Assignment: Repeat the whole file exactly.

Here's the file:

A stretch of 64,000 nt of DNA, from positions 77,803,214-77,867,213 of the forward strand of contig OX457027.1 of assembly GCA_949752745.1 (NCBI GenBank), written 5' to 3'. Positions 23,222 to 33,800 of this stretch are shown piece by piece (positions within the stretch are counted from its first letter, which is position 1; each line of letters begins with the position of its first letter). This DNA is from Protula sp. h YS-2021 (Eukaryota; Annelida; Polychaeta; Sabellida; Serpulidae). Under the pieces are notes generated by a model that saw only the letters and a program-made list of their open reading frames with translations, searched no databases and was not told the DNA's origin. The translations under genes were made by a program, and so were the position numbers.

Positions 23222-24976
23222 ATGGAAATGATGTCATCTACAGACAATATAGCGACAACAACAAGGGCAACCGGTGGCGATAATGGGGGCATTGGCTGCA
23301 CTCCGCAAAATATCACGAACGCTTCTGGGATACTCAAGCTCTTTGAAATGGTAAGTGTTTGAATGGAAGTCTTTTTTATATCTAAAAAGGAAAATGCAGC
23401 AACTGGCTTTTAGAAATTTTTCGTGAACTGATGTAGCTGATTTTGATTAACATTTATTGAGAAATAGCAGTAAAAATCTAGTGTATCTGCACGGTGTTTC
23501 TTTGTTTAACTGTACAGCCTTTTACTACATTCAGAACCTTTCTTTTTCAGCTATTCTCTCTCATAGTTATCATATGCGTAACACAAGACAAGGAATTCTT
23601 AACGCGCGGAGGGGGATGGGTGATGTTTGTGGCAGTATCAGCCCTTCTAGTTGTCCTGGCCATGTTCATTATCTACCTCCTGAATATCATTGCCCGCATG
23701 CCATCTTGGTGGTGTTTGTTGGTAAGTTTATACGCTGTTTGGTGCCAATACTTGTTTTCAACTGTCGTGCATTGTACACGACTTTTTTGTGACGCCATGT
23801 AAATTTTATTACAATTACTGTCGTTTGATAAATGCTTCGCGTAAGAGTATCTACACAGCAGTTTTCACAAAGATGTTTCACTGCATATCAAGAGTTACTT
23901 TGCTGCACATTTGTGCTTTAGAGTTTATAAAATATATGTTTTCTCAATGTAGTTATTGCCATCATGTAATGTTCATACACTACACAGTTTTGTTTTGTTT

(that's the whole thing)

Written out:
A stretch of 64,000 nt of DNA, from positions 77,803,214-77,867,213 of the forward strand of contig OX457027.1 of assembly GCA_949752745.1 (NCBI GenBank), written 5' to 3'. Positions 23,222 to 33,800 of this stretch are shown piece by piece (positions within the stretch are counted from its first letter, which is position 1; each line of letters begins with the position of its first letter). This DNA is from Protula sp. h YS-2021 (Eukaryota; Annelida; Polychaeta; Sabellida; Serpulidae). Under the pieces are notes generated by a model that saw only the letters and a program-made list of their open reading frames with translations, searched no databases and was not told the DNA's origin. The translations under genes were made by a program, and so were the position numbers.

Positions 23222-24976
23222 ATGGAAATGATGTCATCTACAGACAATATAGCGACAACAACAAGGGCAACCGGTGGCGATAATGGGGGCATTGGCTGCA
23301 CTCCGCAAAATATCACGAACGCTTCTGGGATACTCAAGCTCTTTGAAATGGTAAGTGTTTGAATGGAAGTCTTTTTTATATCTAAAAAGGAAAATGCAGC
23401 AACTGGCTTTTAGAAATTTTTCGTGAACTGATGTAGCTGATTTTGATTAACATTTATTGAGAAATAGCAGTAAAAATCTAGTGTATCTGCACGGTGTTTC
23501 TTTGTTTAACTGTACAGCCTTTTACTACATTCAGAACCTTTCTTTTTCAGCTATTCTCTCTCATAGTTATCATATGCGTAACACAAGACAAGGAATTCTT
23601 AACGCGCGGAGGGGGATGGGTGATGTTTGTGGCAGTATCAGCCCTTCTAGTTGTCCTGGCCATGTTCATTATCTACCTCCTGAATATCATTGCCCGCATG
23701 CCATCTTGGTGGTGTTTGTTGGTAAGTTTATACGCTGTTTGGTGCCAATACTTGTTTTCAACTGTCGTGCATTGTACACGACTTTTTTGTGACGCCATGT
23801 AAATTTTATTACAATTACTGTCGTTTGATAAATGCTTCGCGTAAGAGTATCTACACAGCAGTTTTCACAAAGATGTTTCACTGCATATCAAGAGTTACTT
23901 TGCTGCACATTTGTGCTTTAGAGTTTATAAAATATATGTTTTCTCAATGTAGTTATTGCCATCATGTAATGTTCATACACTACACAGTTTTGTTTTGTTT